PNG ATTITUDE first appeared (under the masthead ASOPA People) in February 2006 and its mission soon evolved to be the creation of a dialogue between Papua New Guineans and Australians who were interested in the well-being of Australia’s former colony.
Over its 10 years of publication it has not only presented news, information and commentary but offered insights into the colonial period and PNG's history and heritage; all of this material preserved in the archives of the National Library of Australia.
The blog also has brought together people separated by distance and time, encouraged the emergence of many new PNG writers, provided funding for a host of worthy causes in PNG and, most eminent of all, innovated, incubated and driven forward the Crocodile Prize national literary contest in collaboration with author and ex-kiap Phil Fitzpatrick.
The Crocodile Prize has now evolved as a PNG entity and we will see what becomes of it.
We’ve achieved all this – and probably more – in a spirit of mutual respect and cooperation, critical only of institutions, authorities and individuals who have adopted untruth, incompetence, hypocrisy or corruption as their modus vivendi.
There are a number of reasons why I believe this is the right time for PNG Attitude to be allowed to reach its terminus. I am 10 years older and 10 years more weary; a process which is gathering pace.
PNG Attitude has occupied much of my waking life, often to the abandonment of other important or pleasurable things; and a rebalancing is in order.
And Papua New Guinea has changed. Under Michael Somare it was far from perfect but 10 years later its leadership is venal. In 2006, social media was in its infancy and Papua New Guineans lacked a public voice. That is not the case today.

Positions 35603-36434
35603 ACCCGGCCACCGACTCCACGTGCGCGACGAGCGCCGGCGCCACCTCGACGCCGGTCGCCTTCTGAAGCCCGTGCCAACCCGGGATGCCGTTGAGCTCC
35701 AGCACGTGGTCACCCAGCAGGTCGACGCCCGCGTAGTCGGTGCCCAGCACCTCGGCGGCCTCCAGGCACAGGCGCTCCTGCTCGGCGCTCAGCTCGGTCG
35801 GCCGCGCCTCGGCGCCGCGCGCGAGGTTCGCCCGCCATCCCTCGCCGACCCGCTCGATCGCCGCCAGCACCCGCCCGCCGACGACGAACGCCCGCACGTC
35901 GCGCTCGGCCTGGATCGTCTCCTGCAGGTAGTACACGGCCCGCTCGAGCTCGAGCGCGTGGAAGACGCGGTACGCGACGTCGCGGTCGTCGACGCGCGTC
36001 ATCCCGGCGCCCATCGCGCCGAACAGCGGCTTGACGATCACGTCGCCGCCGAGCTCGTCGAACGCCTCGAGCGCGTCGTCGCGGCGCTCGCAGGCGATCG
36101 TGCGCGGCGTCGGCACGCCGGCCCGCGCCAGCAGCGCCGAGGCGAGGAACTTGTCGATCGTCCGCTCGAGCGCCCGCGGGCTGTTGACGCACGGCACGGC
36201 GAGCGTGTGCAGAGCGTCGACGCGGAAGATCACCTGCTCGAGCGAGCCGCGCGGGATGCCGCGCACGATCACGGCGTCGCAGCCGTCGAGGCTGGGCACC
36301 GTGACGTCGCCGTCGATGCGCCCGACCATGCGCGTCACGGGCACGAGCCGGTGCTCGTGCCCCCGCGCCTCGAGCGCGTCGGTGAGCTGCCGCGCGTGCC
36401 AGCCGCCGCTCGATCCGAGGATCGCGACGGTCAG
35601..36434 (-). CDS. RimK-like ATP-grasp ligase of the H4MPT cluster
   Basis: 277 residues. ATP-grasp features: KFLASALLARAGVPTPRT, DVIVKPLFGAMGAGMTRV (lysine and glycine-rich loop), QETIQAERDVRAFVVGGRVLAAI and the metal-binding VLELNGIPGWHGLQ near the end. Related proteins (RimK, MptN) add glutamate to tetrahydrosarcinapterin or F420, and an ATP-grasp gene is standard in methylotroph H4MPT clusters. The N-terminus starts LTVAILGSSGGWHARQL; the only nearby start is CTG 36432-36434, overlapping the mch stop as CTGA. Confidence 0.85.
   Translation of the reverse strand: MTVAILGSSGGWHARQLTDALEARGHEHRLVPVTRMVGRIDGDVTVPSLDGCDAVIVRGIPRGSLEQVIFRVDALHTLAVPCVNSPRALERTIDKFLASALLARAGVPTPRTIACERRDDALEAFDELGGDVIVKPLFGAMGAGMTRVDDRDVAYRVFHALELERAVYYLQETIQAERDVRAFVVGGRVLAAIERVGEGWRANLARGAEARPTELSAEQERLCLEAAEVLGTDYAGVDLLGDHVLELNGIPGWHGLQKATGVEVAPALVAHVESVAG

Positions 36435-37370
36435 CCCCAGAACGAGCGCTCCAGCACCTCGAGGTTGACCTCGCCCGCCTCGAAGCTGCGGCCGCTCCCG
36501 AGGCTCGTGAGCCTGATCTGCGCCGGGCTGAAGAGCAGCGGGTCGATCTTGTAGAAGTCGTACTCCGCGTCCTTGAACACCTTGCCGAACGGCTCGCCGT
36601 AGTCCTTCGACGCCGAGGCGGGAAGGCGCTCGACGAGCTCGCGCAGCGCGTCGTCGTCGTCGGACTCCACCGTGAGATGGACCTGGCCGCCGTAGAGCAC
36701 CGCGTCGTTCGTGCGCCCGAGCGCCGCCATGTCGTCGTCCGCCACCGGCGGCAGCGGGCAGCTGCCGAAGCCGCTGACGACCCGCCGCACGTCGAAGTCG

Now it is necessary for middle class Papua New Guineans to pivot their disappointment, frustration and anger into tangible, protracted and coherent action. So far this has not been evident. Perhaps the corrupting of the Big Man culture has diluted a sense of purpose.
And, while the middle class fails to organise and act, so the leaders will continue to misbehave and fail to deliver and we will continue to see a great people – a wonderful almost magical tribal people - held back. The Papua New Guinean people do not deserve this.
To the outsider, especially those of us who have known and loved PNG, this is incredibly, almost unbearably, disappointing.
I feel I’ve done my bit. From a naïve, excited, enthusiastic 18 year old making my first PNG landfall to a wiser, beaten up, pragmatic 70 year old, ready to pull up stumps.
It’s been an intensely intriguing and often exciting journey. Our contributors and readers, to whom I am very grateful, have made it so much better.
The final edition of PNG Attitude will be published some time in February, so keep those articles, stories and poems flowing until then.